St. Patty’s Day Parade

And when I can make them proud, I make myself proud.

Me and Nicole at Battle of the Fittest-our people looking on in the background. Photo Credit: Mike Buck Photography


And I don’t have anymore “I’ll start Monday”‘s. 

What’s motivating you?

And sometimes, the workout is bad

I had a bad workout yesterday.
I DNF for the first time ever.
I puked.
It was bad.

After I was finished, I laid on the floor for about 10 minutes afterward and I bitched myself out. I probably said every awful thing I could possibly say to myself.

“you should have pushed harder”
“you should have moved faster”
“I can’t believe you didn’t finish”
“you shouldn’t have rested so long”
etc.
Despite my coaches all coming to tell me good job.
Despite Jess yelling and cheering me on.
Despite my boxmates telling me I really worked hard.
I really gave myself hell.

I probably talked to myself like that all the way to class last night. When I pulled into my parking spot, I told myself to shut up. 

I pushed hard yesterday afternoon.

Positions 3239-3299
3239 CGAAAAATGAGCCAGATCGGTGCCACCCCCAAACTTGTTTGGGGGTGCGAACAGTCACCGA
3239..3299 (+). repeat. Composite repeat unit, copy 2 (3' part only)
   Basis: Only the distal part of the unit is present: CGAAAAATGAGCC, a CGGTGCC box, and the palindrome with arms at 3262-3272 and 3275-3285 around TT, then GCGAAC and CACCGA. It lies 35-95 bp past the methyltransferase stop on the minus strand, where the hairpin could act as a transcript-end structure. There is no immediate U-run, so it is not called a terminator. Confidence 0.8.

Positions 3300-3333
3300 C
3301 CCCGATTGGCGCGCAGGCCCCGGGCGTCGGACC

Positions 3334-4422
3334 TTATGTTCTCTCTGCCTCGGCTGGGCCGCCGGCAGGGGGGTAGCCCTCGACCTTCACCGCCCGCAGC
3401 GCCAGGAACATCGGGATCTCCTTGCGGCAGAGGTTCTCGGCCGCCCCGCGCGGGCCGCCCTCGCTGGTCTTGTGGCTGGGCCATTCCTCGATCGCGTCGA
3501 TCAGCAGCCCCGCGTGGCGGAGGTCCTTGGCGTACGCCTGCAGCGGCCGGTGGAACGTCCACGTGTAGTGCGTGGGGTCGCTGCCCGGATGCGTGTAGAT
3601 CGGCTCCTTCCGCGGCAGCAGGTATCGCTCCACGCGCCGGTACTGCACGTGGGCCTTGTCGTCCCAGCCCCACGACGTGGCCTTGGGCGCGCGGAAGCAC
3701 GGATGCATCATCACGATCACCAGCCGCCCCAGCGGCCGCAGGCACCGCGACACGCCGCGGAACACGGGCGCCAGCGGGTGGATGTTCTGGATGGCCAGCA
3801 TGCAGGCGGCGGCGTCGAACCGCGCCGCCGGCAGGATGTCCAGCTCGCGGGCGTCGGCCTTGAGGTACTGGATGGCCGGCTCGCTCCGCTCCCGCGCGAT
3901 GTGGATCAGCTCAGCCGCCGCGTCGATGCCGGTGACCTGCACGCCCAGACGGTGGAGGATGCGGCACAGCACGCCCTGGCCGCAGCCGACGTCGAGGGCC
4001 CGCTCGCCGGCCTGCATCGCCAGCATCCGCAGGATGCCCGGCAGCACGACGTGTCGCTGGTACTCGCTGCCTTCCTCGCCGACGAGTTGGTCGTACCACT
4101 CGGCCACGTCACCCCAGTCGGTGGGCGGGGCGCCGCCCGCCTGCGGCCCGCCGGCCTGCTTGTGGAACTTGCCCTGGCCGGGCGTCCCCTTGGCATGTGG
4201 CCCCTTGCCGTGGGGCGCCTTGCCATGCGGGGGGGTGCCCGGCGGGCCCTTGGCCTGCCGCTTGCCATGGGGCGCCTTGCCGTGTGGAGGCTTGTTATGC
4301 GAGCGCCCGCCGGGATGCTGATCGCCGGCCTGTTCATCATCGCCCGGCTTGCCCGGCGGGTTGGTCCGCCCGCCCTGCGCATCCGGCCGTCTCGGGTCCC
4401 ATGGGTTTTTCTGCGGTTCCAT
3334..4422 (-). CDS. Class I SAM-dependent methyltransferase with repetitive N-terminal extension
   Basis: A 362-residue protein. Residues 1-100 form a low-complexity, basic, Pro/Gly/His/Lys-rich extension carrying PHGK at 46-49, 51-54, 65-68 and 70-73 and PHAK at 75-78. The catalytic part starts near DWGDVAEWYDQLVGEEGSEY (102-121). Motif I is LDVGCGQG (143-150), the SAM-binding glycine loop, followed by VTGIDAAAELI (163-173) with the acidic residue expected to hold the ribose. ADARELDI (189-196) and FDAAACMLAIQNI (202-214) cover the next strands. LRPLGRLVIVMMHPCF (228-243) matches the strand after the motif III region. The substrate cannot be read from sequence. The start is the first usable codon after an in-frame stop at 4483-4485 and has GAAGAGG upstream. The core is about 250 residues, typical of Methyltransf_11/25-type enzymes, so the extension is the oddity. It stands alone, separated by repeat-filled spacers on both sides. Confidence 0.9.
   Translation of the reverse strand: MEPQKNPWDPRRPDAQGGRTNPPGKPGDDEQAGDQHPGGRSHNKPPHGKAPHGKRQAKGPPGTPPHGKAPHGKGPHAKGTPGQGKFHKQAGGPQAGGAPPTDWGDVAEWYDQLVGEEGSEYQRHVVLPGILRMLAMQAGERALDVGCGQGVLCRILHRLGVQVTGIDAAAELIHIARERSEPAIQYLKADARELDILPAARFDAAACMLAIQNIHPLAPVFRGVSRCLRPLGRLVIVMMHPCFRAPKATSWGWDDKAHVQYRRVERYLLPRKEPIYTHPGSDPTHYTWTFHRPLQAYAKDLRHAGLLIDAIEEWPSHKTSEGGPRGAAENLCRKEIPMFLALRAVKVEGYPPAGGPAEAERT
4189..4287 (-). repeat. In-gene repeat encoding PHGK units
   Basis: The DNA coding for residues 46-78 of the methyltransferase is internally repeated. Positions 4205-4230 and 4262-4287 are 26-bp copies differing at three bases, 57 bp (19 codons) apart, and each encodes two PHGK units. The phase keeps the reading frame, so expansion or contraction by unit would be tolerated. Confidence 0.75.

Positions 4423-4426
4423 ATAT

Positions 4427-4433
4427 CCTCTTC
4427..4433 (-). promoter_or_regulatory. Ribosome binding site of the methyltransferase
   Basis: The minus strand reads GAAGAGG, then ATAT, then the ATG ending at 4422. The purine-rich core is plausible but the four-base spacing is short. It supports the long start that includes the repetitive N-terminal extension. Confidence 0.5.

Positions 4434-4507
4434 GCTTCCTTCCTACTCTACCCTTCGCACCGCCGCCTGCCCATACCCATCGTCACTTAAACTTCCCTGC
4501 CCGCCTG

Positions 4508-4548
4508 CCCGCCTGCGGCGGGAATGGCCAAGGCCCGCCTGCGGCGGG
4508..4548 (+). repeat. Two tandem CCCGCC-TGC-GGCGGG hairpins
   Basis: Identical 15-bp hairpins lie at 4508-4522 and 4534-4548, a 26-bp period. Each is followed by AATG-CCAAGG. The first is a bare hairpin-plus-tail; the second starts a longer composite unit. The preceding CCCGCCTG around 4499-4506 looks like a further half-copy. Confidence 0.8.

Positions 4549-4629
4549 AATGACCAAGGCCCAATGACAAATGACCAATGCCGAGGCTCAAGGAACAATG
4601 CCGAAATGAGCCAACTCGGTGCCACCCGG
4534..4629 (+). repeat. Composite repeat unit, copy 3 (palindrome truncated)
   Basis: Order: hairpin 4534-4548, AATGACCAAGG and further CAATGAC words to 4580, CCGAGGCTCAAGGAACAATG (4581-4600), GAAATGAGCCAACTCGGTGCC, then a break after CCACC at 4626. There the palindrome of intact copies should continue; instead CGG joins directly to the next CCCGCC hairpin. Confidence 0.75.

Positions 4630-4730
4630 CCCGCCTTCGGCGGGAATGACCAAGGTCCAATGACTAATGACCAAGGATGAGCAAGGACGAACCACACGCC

Even though double unders are one of my incredible weaknesses, I pushed myself to do them. 
Even when I had to do double-single-double. When 65# got heavy, I kept doing it. 
Despite realizing that I couldn’t finish within the timecap, I pushed hard till the very last second. 
I worked hard.

And it seemed like my coaches and my boxmates all saw that but I couldn’t get it through my thick skull. Until I made myself shut up.

I am better today than yesterday and I’ll be better tomorrow than today. 
Sometimes that little voice inside’s got some nasty things to say…guess I’ll have to shut her up with some heavy lifting. 


The thing about: Notebooks

Y’all know my story for the most part. Got fat. Tried to lose weight. Failed. Gave up. Tried again. Failed. Gave up.